I don’t think anyone can argue that there’s a crisis at our southern border. In the documentary, Chèche Lavi, filmmaker Sam Ellison captures the predicament of two Haitian men awaiting their U.S. asylum claims in Tijuana, Mexico. The men are Laureus “Roben” Gasgasha and Jamesy “James” Dorcelus, and they are two of thousands of refugees who left their home country of Haiti after the 2010 Earthquake. Many went to Brazil where labor was needed for the Olympics, but afterward, the jobs dried up.
In 2016, a rumor spread that the United States was granting asylum to any Haitians who showed up at the border. They were wrong, and now thousands sit in Mexico with the fleeting hope of a better, stable life in the United States. The phrase “Chèche Lavi” means “looking for life” in Haitian Creole, and this is what we find Roben and James attempting to do.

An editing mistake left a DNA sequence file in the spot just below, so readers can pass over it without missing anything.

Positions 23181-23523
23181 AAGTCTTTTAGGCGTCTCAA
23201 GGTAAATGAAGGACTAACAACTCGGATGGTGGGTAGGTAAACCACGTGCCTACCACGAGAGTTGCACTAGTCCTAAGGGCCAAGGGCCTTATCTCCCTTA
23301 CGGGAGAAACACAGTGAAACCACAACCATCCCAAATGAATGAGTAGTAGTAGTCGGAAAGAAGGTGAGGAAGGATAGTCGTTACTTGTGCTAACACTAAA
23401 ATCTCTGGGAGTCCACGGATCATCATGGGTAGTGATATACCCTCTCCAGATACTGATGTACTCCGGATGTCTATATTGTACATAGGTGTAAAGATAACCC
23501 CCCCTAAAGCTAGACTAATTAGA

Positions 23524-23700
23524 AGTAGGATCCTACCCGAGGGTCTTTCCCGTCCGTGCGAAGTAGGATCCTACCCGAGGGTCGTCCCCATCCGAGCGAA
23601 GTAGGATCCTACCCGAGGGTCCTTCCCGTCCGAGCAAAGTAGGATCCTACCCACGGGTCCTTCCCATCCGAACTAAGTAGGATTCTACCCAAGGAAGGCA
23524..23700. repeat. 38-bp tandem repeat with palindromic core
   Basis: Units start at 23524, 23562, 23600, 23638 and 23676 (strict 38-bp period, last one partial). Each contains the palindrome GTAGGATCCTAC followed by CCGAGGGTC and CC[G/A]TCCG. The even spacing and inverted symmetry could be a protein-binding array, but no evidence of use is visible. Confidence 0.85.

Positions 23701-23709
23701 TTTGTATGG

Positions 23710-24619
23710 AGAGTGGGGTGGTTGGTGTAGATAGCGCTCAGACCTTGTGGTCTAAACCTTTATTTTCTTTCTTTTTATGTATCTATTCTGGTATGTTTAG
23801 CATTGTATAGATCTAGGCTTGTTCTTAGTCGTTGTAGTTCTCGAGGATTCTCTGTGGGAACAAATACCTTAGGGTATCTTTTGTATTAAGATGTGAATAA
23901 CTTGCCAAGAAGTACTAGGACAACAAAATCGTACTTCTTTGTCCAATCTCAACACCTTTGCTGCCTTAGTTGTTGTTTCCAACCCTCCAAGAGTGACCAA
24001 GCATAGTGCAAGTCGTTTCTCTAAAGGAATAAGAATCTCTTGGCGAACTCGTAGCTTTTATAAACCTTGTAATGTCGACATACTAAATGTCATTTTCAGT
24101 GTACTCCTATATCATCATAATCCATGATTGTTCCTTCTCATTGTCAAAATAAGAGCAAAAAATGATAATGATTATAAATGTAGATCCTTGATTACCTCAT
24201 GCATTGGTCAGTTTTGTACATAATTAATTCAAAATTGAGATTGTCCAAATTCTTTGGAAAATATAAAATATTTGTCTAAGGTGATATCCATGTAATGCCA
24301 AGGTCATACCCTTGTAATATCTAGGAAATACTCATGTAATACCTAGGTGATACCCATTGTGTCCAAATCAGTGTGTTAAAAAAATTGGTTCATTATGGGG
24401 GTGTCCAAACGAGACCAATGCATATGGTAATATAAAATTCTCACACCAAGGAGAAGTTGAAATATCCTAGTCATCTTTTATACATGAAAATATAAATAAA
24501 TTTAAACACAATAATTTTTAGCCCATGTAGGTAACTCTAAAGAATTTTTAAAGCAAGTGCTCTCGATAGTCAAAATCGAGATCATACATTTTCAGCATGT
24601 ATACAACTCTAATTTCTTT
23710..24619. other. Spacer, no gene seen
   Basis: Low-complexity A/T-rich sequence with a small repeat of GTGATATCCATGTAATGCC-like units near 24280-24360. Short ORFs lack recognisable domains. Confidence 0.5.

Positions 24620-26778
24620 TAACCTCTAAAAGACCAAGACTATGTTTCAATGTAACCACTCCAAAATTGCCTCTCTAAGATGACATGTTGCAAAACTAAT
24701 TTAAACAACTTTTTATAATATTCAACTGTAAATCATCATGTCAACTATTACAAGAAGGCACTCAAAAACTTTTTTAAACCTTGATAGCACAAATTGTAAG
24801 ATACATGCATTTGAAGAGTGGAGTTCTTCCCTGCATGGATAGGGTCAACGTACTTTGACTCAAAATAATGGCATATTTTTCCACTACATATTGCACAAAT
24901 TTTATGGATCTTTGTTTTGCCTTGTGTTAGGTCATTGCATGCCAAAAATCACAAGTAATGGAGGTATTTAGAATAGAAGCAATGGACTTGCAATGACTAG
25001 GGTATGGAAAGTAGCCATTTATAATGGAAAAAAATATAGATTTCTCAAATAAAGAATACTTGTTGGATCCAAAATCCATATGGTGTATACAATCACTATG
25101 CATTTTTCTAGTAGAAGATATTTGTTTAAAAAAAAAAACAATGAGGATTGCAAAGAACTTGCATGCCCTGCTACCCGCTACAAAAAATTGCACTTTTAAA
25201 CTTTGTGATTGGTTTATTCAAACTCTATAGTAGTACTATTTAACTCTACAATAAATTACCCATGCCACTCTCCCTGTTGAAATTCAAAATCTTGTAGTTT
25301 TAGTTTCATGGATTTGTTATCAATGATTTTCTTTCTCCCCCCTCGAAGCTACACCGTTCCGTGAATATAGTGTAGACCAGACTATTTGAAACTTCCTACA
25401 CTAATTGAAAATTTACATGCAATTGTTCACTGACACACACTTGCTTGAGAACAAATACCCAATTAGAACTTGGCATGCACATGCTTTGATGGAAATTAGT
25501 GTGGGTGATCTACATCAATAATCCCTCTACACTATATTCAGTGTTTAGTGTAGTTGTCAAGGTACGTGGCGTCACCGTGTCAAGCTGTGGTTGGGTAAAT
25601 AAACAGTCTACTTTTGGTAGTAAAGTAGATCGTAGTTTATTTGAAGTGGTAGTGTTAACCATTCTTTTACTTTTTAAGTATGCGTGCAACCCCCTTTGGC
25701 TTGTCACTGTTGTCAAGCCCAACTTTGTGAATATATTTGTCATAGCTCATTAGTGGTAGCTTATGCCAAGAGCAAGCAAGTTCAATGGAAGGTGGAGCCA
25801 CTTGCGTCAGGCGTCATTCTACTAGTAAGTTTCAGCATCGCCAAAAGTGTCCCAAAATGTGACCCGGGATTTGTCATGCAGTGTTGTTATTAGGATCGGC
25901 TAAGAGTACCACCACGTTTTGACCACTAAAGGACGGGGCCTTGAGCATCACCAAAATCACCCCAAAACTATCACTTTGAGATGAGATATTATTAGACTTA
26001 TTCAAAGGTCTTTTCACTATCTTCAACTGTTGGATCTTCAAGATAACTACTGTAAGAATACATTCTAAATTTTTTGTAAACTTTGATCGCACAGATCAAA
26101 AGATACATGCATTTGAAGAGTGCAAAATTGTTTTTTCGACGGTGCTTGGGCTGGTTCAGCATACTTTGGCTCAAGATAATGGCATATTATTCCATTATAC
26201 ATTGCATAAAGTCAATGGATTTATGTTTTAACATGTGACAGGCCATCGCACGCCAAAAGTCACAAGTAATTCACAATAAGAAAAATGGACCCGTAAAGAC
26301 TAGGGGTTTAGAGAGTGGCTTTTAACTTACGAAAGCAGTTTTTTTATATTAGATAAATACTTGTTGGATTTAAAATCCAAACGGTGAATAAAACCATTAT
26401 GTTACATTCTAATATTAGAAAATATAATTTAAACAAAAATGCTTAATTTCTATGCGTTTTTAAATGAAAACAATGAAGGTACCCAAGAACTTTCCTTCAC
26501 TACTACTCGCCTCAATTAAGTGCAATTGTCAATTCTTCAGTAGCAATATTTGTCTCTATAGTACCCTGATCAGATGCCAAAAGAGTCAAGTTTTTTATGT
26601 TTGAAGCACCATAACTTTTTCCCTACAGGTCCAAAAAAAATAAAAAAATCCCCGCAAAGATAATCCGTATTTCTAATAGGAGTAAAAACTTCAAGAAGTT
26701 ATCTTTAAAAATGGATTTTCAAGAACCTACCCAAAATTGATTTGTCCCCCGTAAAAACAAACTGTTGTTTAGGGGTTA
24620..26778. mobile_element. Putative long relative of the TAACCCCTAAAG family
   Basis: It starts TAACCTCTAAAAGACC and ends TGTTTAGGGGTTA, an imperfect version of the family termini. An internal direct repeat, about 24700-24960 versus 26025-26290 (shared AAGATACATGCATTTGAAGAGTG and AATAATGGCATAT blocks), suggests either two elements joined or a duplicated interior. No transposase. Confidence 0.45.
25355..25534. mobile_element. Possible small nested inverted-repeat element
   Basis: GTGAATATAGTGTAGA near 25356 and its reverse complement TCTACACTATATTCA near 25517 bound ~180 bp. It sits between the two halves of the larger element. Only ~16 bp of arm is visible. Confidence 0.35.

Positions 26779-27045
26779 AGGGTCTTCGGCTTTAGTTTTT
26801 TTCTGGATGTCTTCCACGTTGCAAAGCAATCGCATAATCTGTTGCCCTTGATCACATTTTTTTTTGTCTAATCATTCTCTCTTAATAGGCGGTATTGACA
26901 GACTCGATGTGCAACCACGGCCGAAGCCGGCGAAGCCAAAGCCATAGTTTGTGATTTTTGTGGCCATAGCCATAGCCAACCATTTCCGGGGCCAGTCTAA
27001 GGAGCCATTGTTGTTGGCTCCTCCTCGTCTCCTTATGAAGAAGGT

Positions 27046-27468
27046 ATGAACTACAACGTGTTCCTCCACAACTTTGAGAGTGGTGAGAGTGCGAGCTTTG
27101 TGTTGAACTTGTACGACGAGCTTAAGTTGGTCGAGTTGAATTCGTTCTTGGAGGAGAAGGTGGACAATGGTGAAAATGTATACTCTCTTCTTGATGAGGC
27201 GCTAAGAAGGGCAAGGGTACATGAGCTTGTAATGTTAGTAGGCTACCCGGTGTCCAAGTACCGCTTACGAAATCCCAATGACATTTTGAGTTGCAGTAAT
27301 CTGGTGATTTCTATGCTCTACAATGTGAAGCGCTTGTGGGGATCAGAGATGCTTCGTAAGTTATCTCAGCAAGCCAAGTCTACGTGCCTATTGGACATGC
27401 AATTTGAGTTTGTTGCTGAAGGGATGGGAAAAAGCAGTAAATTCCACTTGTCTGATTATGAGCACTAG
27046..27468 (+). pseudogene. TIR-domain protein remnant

“…a rumor spread that the United States was granting asylum to any Haitians who showed up at the border.”
When the two men arrived at the border, they immediately applied for asylum status. It can take several months before their day in court, so in the meantime, they wait. What happens while they wait? That’s the question Chèche Lavi sets out to answer. For James and Roben is finding jobs here and there to make money for food and shelter. But mostly in the film shows the pair as they talk, walk around the city, and wait.
Conversations between the two start out fairly mundane with subjects like their favorite basketball team. One likes LeBron James, and the other likes the Orlando Magic. Soon the ordinary turns to frustrating as both men’s lives are on hold. They can do nothing until their court appearance, and they live in limbo. Mind you, this is early 2016 before the last U.S. Presidential election. Their situation doesn’t exactly get better in 2017 as new construction of a border wall commences.